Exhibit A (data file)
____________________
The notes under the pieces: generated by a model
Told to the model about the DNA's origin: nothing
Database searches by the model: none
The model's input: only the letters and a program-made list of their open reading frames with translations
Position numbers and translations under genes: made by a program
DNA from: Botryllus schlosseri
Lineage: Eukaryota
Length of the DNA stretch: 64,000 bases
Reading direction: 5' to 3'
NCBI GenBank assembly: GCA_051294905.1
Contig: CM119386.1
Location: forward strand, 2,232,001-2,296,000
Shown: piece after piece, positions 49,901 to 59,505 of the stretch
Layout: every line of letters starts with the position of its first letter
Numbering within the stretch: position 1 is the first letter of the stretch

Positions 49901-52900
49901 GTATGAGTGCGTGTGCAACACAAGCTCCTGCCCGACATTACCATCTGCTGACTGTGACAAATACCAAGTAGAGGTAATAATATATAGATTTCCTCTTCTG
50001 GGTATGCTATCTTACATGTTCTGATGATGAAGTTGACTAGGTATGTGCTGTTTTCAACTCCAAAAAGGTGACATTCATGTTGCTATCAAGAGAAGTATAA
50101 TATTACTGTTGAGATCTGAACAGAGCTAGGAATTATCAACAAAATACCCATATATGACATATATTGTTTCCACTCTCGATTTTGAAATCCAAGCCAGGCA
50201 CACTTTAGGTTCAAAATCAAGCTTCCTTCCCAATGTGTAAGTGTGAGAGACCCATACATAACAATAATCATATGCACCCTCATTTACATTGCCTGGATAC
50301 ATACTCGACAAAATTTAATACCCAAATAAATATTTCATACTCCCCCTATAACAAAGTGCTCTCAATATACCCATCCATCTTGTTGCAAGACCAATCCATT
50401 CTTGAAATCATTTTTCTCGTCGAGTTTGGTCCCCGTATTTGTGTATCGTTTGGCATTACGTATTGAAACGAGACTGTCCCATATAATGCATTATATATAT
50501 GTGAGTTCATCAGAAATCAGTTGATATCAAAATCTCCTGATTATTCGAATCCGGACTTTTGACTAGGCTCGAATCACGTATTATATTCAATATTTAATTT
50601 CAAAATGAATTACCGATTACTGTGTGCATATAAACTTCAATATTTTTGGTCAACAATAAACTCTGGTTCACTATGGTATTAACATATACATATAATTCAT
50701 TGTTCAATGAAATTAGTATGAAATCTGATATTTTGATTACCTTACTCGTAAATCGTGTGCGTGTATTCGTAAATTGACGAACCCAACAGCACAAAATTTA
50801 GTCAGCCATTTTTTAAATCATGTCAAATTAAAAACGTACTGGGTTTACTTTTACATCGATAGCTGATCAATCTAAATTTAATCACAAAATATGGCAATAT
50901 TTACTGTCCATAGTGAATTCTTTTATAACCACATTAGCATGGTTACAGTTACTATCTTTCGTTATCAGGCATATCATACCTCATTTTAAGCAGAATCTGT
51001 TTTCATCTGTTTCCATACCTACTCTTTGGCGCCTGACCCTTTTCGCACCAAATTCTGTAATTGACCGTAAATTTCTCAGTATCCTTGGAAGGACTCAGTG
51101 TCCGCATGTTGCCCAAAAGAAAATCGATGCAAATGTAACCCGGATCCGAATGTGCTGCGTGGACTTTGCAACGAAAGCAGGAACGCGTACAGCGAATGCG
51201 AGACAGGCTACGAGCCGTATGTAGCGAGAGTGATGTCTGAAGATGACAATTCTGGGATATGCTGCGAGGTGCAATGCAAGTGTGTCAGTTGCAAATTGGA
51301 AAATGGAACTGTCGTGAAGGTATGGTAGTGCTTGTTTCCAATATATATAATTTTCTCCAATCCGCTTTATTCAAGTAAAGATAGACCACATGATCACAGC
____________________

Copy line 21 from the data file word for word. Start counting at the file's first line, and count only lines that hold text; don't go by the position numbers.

50301 ATACTCGACAAAATTTAATACCCAAATAAATATTTCATACTCCCCCTATAACAAAGTGCTCTCAATATACCCATCCATCTTGTTGCAAGACCAATCCATT